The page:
TEMPE, ARIZONA (AP) – Preston Summerhays has dreamed of playing in the WM Phoenix Open since he was a standard bearer at the event at the age of ten. Summerhays has aimed at returning to the Phoenix Open since he began playing amateur golf at the age of 14.
Summerhays has returned to the Phoenix Open as one of five sponsor exemptions, nearly a decade after his previous appearance.
Summerhays, a freshman on the Arizona State golf team, got the call while practicing with his father and younger brother in Scottsdale. The call, much to his father’s surprise, was something worth recording on his phone. Summerhays would be fulfilling a long-held ambition early in his career.
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“I was trying really hard not to cry when I got that call and finally knew I was playing and going to be there.” Summerhays remarked, “It was such an emotional moment, and I had worked so hard to get there, and for it to actually happen was very great.”
Summerhays, 19, comes from a long family of excellent players. Boyd, his father and instructor, is a former PGA Tour player who has been Tony Finau’s swing coach since 2014. Preston’s uncle, Daniel, was a professional golfer who accompanied Preston to the Phoenix Open for the first time. Pres, Preston’s great-grandfather, was a University of Utah golf coach. Preston is one of two members of the Summerhays family who have carved out a name for themselves in Arizona State’s golf programs. Grace, his younger sister, enlisted early and is now a member of the women’s squad.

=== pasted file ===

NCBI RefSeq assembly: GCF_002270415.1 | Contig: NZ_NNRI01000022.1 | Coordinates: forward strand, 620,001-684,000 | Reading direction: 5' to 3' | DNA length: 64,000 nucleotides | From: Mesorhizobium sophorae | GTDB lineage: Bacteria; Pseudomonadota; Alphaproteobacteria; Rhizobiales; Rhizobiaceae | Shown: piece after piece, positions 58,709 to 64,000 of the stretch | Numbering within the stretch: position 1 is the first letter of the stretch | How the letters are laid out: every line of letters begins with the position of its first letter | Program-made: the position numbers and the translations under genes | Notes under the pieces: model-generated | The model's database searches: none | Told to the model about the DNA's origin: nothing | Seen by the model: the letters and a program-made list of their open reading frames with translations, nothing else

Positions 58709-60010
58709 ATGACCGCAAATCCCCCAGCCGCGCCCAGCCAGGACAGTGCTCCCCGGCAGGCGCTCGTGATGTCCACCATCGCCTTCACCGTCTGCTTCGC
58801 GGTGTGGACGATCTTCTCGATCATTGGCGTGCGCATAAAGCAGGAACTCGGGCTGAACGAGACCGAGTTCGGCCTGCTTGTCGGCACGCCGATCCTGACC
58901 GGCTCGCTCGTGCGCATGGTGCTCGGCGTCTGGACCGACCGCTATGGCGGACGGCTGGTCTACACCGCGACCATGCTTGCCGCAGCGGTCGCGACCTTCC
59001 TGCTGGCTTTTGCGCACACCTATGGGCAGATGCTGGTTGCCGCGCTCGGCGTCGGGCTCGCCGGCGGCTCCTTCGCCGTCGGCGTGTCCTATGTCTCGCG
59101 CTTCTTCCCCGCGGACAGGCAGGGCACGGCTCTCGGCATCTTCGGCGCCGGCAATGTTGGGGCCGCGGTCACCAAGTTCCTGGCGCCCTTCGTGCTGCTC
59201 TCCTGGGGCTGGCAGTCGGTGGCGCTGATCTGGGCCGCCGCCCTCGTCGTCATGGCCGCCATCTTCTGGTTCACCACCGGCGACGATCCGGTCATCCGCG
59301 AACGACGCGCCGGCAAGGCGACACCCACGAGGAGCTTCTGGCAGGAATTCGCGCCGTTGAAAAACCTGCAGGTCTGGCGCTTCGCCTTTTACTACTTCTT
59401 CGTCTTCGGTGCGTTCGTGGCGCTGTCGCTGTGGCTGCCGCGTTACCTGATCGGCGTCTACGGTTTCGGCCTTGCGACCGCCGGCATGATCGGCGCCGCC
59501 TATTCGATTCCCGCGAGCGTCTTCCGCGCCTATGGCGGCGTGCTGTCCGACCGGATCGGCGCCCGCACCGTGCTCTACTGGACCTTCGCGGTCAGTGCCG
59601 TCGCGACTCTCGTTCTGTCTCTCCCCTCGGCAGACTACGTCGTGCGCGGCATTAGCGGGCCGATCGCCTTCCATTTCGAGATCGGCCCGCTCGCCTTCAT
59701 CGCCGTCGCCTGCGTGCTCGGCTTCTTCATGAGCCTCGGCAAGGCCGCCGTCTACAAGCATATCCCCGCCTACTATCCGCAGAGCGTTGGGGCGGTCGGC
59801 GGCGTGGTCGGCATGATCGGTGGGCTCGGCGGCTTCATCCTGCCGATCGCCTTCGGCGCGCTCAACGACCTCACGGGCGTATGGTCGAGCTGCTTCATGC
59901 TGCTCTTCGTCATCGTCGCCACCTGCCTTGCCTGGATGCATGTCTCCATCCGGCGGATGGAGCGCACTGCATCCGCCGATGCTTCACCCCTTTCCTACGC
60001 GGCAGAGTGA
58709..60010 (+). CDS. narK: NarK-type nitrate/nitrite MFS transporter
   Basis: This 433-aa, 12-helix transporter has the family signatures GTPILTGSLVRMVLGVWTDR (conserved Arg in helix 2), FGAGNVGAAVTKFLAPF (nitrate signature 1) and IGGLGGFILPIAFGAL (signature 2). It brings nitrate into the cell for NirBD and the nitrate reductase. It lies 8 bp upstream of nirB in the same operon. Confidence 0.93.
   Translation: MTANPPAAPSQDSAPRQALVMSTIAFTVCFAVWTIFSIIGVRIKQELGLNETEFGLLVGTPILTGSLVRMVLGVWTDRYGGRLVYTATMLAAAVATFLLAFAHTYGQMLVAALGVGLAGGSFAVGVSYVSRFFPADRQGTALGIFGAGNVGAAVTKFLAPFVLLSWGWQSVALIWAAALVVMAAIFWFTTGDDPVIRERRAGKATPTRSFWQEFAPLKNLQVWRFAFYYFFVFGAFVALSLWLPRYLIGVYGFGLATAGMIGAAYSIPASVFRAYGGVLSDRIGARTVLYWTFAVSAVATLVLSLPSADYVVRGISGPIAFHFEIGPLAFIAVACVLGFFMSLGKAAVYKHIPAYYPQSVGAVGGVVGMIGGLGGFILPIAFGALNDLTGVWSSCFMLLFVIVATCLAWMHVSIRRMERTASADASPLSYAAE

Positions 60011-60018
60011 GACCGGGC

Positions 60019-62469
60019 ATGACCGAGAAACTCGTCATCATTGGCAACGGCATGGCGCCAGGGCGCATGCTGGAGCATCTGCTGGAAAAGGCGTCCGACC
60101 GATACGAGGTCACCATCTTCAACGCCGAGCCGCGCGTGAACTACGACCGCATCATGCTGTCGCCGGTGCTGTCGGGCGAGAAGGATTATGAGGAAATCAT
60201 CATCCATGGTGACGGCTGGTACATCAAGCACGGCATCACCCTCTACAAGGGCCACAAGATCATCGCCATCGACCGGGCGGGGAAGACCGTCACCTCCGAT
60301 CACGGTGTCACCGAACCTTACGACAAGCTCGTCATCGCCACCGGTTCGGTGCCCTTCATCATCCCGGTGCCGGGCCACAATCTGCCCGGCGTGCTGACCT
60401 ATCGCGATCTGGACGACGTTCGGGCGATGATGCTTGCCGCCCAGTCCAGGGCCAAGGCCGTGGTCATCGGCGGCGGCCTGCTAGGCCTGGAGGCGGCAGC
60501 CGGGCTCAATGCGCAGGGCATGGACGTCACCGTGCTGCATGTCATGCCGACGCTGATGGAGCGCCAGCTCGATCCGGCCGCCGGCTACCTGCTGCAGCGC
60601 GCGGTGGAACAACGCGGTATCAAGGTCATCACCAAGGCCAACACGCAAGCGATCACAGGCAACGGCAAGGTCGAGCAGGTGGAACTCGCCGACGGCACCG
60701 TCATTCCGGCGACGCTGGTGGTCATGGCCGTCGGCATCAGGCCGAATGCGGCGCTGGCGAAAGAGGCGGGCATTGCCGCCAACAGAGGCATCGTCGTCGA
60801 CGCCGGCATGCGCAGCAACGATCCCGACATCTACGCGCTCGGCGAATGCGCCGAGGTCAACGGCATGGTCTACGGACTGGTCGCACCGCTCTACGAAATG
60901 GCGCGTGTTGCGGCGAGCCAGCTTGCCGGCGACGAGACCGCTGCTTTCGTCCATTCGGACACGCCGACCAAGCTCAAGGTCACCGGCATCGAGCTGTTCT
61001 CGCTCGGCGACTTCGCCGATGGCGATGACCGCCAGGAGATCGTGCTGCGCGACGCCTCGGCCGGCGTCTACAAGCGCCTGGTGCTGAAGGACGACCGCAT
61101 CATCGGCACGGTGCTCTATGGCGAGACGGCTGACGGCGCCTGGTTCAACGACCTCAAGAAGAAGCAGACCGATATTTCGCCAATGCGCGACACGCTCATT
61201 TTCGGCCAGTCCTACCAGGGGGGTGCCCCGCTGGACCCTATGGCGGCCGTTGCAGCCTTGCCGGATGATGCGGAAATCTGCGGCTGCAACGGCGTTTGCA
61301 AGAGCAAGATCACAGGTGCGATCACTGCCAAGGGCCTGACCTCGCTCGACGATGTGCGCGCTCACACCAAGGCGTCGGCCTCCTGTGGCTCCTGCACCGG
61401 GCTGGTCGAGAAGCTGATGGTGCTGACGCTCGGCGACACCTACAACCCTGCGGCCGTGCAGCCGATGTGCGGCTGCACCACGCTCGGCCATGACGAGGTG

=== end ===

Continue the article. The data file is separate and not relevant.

Preston’s career has been so important to Boyd that he was the only choice to be his son’s caddie this week at TPC Scottsdale.
“Because we’re so close, we strive to collaborate as much as possible.” Since I was a child, he has been my coach. Preston explained, “We simply work so hard together and spend so much time together.” “It’s extremely wonderful to finally have that success together, especially with him on the bag.”
Finau is also competing in the tournament, so the Summerhays family will see another familiar face on the course. Preston has been Finau’s “sidekick” since he was nine years old, according to Finau, who lost the 2020 Phoenix Open in a playoff to Webb Simpson.
“Away from the golf course, he’s one-of-a-kind.” He possesses a number of outstanding attributes. He’s very humble, very competitive, and just a fantastic kid overall, in my opinion. Finau stated, “I don’t think you’ll find a more mature 19-year-old youngster.” “Then there’s the fact that he’s got the game to back up his name.” Because of me, his father, and his uncle, a lot of the guys out here know who he is.”
Preston has previously competed in the 2020 U.S. Open and the 2021 Barbasol Championship as an amateur. When he won the US Junior Amateur Championship in 2019, he cemented his reputation as a name to watch.
“The Summerhays family is undoubtedly a very renowned family in the state of Utah for golf. He, on the other hand, is going to be the best of them all. He’ll be the best of them all, and it’ll only be a matter of time before everyone sees what I see now, but it’s been fascinating to follow his development. Finau stated, “I can’t say enough positive things about him.”
Preston Summerhays grew up in a family that shared their time between Utah and Arizona, and he is a two-time winner of the Utah State Amateur, but he considers this tournament to be his home tournament because his family lives just five minutes away from TPC Scottsdale.
Summerhays is the second ASU golfer to compete in the Phoenix Open as an amateur, following Jon Rahm in 2015. Rahm came in fifth place in that match.
Summerhays will be competing on a sponsor exemption for the first time on the PGA Tour.
“It’s difficult to explain.” It’s unlike any other tour event I’ve ever attended. It’s just in front of my house. Summerhays remarked, “That tournament has always meant a lot to me, and to finally play in it is pretty wonderful.”
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